Our year-to-date results are firmly validated our thesis on the potential for RPAI 2.0, and we hold much enthusiasm for capitalizing on our positive momentum over the remainder of this year and beyond. Our parallel paths to growth moving to emerge in the coming years, we'll be here before we know it. It is truly exciting to see the vision of RPAI 2.0 come together before our eyes as our team delivered day-in and day-out with an unwavering commitment. The team's enthusiasm in infectious at being in our results, we are sharing with you today.

With that I will turn the call over to Julie to detail our third quarter financial results.

Julie M. Swinehart -- Executive Vice President, Chief Financial Officer and Treasurer

Thank you, Steve. Today I will discuss our third quarter results, our capital positioning and our outlook for the remainder of 2019. From an earnings perspective, in the third quarter, we generated operating FFO of $0.27 per diluted share up $0.01 sequentially as a result of NOI growth and up $0.01 as compared to Q3, 2018 primarily due to a reduced share count year-to-date we delivered operating FFO of $0.80 per diluted share, $0.03, or 3.9% above the comparable three quarters in 2018.

A reduced share count benefited this per share metric by $0.02 with earnings growth contributing $0.01 driven by same-store NOI expansion and increased net termination fee income. Same-store NOI for the third quarter rose 2.3% over Q3 2018 as we previously communicated on our last earnings call, we expected a deceleration in the third quarter from the 2.9% same-store growth pace of the first half of 2019 due to a more difficult Q3, 2018 comparable period. While this deceleration occurred, it was lesser in magnitude than we anticipated in part due to small beats across most categories as compared to our internal expectations. Similar to our first half results this rent expansion continues to power our same-store growth, adding to the broader visibility on our business and contributing more than 280 basis points of same-store growth in Q3.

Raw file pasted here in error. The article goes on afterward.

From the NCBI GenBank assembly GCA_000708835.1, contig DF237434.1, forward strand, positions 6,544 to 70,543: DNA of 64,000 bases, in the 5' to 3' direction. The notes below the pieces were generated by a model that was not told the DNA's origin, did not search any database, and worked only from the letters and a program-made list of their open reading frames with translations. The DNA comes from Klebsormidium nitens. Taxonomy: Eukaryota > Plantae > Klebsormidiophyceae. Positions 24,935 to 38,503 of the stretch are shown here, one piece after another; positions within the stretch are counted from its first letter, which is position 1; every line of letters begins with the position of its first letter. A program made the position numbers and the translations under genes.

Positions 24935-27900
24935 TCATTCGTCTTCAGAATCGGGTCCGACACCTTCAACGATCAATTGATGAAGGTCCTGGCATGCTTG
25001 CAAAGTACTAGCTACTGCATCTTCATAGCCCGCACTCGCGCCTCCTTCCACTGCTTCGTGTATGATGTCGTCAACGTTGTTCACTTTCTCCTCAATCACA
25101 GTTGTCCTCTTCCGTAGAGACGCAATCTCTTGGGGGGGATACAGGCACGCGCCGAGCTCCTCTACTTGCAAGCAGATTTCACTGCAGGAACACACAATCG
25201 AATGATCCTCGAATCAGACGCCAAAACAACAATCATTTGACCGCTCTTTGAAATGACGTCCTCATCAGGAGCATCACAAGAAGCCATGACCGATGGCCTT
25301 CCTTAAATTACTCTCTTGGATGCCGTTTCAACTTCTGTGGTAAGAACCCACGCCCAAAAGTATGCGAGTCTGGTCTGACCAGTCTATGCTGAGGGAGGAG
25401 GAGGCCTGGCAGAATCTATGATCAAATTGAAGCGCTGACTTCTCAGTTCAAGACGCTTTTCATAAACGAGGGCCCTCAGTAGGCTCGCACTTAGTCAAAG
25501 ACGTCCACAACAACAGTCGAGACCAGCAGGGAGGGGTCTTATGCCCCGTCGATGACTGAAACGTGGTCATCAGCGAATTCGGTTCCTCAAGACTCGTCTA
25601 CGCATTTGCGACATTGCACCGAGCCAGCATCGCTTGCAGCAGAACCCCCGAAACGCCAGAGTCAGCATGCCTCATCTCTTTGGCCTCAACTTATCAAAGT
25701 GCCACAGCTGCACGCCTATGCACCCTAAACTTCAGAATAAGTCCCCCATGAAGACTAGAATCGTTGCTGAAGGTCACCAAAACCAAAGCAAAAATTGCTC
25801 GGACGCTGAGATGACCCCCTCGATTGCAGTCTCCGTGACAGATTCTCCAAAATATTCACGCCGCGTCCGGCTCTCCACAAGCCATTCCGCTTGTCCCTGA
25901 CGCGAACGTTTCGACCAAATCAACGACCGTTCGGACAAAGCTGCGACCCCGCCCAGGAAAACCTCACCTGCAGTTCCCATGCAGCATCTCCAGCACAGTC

Contractual rent increases and occupancy gains however the vast majority of this base rent growth with releasing spreads also significantly contributing, increased other lease related income also helped our Q3 same store NOI expansion, while expenses net of recoveries and percentage in specialty rent served as the primary offsets as expected. Our year-to-date same-store NOI growth of 2.7%, also has been generated primarily by base rent growth which added approximately 250 basis points with higher other lease related income and lower bad debt also contributing. Regarding bad debt, on last quarter's call I noted that only 20% of our full-year bad debt assumption of 50 basis points of same-store revenue had been used in the first half of 2019.

In the third quarter, we used another 40% of this full-year bad debt and tenant fallout allocation, a portion of which is visible in the same-store bad debt amount of $690,000 recorded in Q3, that leaves 40% of our full year bad debt assumption available for the fourth quarter if needed. The digestibility of tenant fallout year-to-date reflects both incremental health among merchants broadly as well as our ongoing leasing efforts toward tenant credit quality and diversification in our rent roll.

Turning to our capital structure, the balance sheet remains in great shape with net debt to adjusted EBITDA, ROE at 5.5 times which sits unchanged quarter-over-quarter and positions us in the lower half of our peer group. Liquidity also remains robust with only $24 million drawn on our $850 million revolver and over $17 million of cash on hand. Due to planned spending on our expansion and redevelopment projects we do expect leverage to tick slightly higher by year-end.

We remain committed to balance sheet health and our stated objective of leverage at or below six time as disclosed during second quarter earnings, we raised $270 million in the aggregate on July 17 from a $120 million five year term loan and a $150 million seven year term loan. We swapped these variable rate LIBOR-based loans to fix, locking in all-in costs of 2.88% for the five year term loan and 3.27% for the seven year term loan, based on our current pricing at the lowest points on the leverage grids tied with these borrowings, these swaps took effect on August 15. With this $270 million placement, our debt capital raises for the year tallied $370 million, placing us well above our initial $200 million, $300 million goal.

As a result, we used a portion of these higher than expected proceeds at lower than expected interest rates to prepay for mortgages in the third quarter with an aggregate principal balance of approximately $108 million and a weighted average interest rate of 4.91%. These prepayments lowered both our secured indebtedness level and our overall weighted average interest rate and following these prepayments we now hold just five mortgages, are only secured debt with an aggregate principal balance of approximately $96 million representing less than 6% of our total debt compared to June 30, our weighted average interest rate improved by 16 basis points to an attractive 3.88% and our weighted average years to maturity increased by approximately one-third of the year to five years.